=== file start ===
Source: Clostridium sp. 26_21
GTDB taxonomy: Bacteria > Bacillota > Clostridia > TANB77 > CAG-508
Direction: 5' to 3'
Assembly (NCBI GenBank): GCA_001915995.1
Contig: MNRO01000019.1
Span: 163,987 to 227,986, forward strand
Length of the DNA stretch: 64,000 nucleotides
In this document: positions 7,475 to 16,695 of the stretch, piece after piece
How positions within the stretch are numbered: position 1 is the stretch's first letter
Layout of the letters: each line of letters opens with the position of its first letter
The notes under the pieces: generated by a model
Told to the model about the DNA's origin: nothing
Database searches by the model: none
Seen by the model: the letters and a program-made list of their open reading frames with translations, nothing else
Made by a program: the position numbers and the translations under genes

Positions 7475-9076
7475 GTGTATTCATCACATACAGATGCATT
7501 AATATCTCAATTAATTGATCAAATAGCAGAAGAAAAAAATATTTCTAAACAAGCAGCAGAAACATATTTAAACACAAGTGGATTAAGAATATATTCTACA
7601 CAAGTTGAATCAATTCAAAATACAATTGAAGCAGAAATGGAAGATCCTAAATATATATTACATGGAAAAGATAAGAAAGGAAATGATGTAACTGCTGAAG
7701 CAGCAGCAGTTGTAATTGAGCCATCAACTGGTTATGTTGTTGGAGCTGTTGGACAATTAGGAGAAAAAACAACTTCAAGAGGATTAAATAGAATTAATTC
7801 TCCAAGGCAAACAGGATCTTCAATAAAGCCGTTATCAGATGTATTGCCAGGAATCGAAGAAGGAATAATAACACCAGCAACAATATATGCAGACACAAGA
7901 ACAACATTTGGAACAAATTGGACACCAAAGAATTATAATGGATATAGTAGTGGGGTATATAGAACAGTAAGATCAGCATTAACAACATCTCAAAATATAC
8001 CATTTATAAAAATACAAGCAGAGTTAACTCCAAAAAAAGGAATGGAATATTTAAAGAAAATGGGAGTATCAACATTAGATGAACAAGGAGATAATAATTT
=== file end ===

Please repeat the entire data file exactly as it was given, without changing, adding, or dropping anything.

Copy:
Source: Clostridium sp. 26_21
GTDB taxonomy: Bacteria > Bacillota > Clostridia > TANB77 > CAG-508
Direction: 5' to 3'
Assembly (NCBI GenBank): GCA_001915995.1
Contig: MNRO01000019.1
Span: 163,987 to 227,986, forward strand
Length of the DNA stretch: 64,000 nucleotides
In this document: positions 7,475 to 16,695 of the stretch, piece after piece
How positions within the stretch are numbered: position 1 is the stretch's first letter
Layout of the letters: each line of letters opens with the position of its first letter
The notes under the pieces: generated by a model
Told to the model about the DNA's origin: nothing
Database searches by the model: none
Seen by the model: the letters and a program-made list of their open reading frames with translations, nothing else
Made by a program: the position numbers and the translations under genes

Positions 7475-9076
7475 GTGTATTCATCACATACAGATGCATT
7501 AATATCTCAATTAATTGATCAAATAGCAGAAGAAAAAAATATTTCTAAACAAGCAGCAGAAACATATTTAAACACAAGTGGATTAAGAATATATTCTACA
7601 CAAGTTGAATCAATTCAAAATACAATTGAAGCAGAAATGGAAGATCCTAAATATATATTACATGGAAAAGATAAGAAAGGAAATGATGTAACTGCTGAAG
7701 CAGCAGCAGTTGTAATTGAGCCATCAACTGGTTATGTTGTTGGAGCTGTTGGACAATTAGGAGAAAAAACAACTTCAAGAGGATTAAATAGAATTAATTC
7801 TCCAAGGCAAACAGGATCTTCAATAAAGCCGTTATCAGATGTATTGCCAGGAATCGAAGAAGGAATAATAACACCAGCAACAATATATGCAGACACAAGA
7901 ACAACATTTGGAACAAATTGGACACCAAAGAATTATAATGGATATAGTAGTGGGGTATATAGAACAGTAAGATCAGCATTAACAACATCTCAAAATATAC
8001 CATTTATAAAAATACAAGCAGAGTTAACTCCAAAAAAAGGAATGGAATATTTAAAGAAAATGGGAGTATCAACATTAGATGAACAAGGAGATAATAATTT